Head of the Class

How to teach psychology well

Vocabularies, the Evolving SAT, and Teaching Psychology

Are students' vocabularies shrinking or just evolving? Does it matter?

The revelation on the front page of today’s New York Times is that our old friend (or maybe frenemy?) the Scholastic Aptitude Test (SAT) is getting a much-needed makeover. The essay (a relative newcomer to the exam) will be optional, penalties for guessing wrong answers will be dropped, scoring will return to a maximum of 800 on each section (Math and Verbal), and—most interesting to me (and I hope, readers)—“the cutting of obscure vocabulary words.”

Qu’est-ce que c’est obscure vocabulary words? According to the College Board, words like “membranous*” and “depreciatory” are out, but college-speak words, including “synthesis” and—a psychology favorite—“empirical” are very much in. On the face of it, this sounds like a reasonable plan. After all, why test students on words that rarely occur in what they read, let alone say? There is something to be said for focusing on university-level vernacular.

Still, as a lover of odd words, I worry a bit. If you are a teacher in K-12 or at the college level, I am certain you have noticed a bit of a drift in terms of what words students know and don’t know. When I began teaching, I was rarely asked to define words in class or that appeared on exams; that’s no longer the case. I usually get asked one or more times during an in-class test to explain what some word means. Now, admittedly, that may point to a poorly phrased question (i.e., my fault) or sometimes students just want the context explained more clearly. Yet other times (my) students want to know the meaning of a word cold, there and then. To me, this means that people’s vocabularies are changing—I don’t know if they are shrinking—and perhaps there is nothing wrong with living a life where “membranous” is neither uttered nor seen. But what about “despot” or “despite”? “Begat” or “bigot”?

My concern is on two related fronts: reading and writing. It is clear students are not reading as much as they used to—or at least they are reading other things than they used to read. So, familiarity with rare, unusual, or exotic words may be(come) a problem. And isn’t reading the usual source of an expanding vocabulary, which means what goes unread goes unsaid—and then, later, unwritten?

I am old enough to have experienced what were prosaically called Word Wealth books, essentially vocabulary readers, back in elementary and middle school. We had a word list each week and were tested on spelling and meaning. As the years passed, the words became more challenging, that is, more rare, more arcane, and more multisyllabic. And yet at least some of those words have stayed with me. Admittedly, some aspects of Word Wealth could be unintentionally funny, even absurd. In one lesson (probably 8th or 9th grade), we were invited to use vocabulary words to write about a pratfall (is that an SAT word?) in a candy store and to do so creatively by using as many WW words as possible. Here is one memorably awful sentence from the book, a description of a candy accident (italics indicates—you guessed it—the vocabulary words):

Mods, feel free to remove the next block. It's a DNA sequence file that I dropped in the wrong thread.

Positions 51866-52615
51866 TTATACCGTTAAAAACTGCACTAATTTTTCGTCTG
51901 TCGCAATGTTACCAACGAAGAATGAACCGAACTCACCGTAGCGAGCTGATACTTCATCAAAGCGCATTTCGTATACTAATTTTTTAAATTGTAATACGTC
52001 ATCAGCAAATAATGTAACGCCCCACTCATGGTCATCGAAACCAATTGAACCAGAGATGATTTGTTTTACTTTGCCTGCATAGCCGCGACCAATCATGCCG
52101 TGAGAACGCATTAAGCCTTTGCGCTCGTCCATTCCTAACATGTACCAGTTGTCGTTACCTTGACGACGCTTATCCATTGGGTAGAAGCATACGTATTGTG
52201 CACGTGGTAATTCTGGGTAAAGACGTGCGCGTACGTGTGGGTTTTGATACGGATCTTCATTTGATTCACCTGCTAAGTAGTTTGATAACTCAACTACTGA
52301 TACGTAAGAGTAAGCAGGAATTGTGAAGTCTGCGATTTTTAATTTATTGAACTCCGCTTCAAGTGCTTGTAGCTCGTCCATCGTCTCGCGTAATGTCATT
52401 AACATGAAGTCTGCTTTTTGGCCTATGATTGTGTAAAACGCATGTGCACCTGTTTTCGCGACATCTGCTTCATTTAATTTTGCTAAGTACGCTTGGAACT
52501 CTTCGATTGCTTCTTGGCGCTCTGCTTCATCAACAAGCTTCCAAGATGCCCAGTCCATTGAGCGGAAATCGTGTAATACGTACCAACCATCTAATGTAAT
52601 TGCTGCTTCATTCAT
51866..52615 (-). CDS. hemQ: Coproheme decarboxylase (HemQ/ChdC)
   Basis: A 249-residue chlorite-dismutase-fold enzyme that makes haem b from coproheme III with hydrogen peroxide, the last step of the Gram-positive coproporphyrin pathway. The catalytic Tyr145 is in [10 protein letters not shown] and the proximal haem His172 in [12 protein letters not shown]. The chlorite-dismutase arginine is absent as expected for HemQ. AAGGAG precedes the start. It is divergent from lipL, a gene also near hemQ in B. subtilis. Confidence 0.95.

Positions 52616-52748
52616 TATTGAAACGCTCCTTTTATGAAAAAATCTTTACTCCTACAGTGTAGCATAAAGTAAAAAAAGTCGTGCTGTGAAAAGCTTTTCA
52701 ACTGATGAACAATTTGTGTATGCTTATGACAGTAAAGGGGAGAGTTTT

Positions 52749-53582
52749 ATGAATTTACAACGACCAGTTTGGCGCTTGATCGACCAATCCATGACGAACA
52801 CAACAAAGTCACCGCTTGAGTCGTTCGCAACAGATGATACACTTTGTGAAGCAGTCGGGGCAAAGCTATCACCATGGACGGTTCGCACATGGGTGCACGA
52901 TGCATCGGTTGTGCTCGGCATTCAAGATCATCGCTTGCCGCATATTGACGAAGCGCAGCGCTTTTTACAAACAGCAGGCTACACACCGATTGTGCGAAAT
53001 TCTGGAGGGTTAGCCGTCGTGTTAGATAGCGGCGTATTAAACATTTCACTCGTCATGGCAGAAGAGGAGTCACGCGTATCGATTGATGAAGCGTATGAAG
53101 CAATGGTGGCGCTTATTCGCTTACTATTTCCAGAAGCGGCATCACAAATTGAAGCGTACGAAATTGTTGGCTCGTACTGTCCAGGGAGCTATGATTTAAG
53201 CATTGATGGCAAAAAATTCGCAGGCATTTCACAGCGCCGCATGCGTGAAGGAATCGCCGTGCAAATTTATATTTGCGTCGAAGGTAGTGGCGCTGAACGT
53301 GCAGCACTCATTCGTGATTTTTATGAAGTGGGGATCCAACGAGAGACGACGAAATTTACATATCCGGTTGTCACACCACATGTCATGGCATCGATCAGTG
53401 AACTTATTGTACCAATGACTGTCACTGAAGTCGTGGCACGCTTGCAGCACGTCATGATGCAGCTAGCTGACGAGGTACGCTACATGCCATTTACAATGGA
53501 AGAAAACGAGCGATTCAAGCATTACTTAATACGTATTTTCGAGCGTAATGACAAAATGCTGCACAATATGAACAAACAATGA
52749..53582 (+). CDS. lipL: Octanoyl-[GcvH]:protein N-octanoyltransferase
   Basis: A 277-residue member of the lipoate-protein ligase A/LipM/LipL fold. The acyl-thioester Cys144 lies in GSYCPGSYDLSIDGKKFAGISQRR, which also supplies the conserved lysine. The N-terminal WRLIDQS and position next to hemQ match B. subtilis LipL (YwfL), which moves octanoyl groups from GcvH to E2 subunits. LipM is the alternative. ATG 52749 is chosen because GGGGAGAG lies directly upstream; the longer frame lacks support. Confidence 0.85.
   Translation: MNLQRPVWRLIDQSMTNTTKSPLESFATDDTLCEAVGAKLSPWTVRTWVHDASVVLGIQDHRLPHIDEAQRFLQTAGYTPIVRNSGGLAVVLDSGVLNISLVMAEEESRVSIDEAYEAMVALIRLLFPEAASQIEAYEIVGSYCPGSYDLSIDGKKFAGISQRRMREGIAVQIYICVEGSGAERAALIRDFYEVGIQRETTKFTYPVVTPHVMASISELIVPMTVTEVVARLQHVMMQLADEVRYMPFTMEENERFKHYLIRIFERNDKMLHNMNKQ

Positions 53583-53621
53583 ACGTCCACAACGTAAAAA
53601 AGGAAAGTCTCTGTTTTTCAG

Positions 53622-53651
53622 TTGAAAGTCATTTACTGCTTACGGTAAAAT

The multicolored confections spewed onto the floor.

I don’t know about you, but I don’t get to use the word spewed enough in my teaching, scholarly, or daily life—and more's the pity. Confections, too, is a bit tarted up for daily consumption—it begs to be used ironically. Multicolored is just pedestrian.

Of course, use of obscure words or terms should be done carefully, occasionally, and not all in a row, as above. But if the SAT changes, how or where will students learn about weird words? I guess when they read, but I do wonder if the stronger temptation is just to skip past words we don’t know or to rely on context for meaning (which is a fine and intelligent thing to do). The ubiquity of smart devices means that students can search at will for the meaning of odd words—I just don’t know if they bother to or how often they do look up new words.

In my own teaching, I make certain to use, define, and explain rare words, whether they are from psychology (e.g., cathected) or some other field (e.g., cenotaph). If you are a psychology teacher, I hope you do, as well. Still, the larger issue remains: Through what concrete means can we encourage students to become familiar with unusual words? Few people read the OED or Webster’s for fun. Teachers like me welcome suggestions to keep vocabularies growing.

*Despite the potential for drama, membranous just means "consisting of or resembling membrane." Who knew? 

Dana S. Dunn, Ph.D., is Professor of Psychology at Moravian College, a liberal arts college in Bethlehem, PA.

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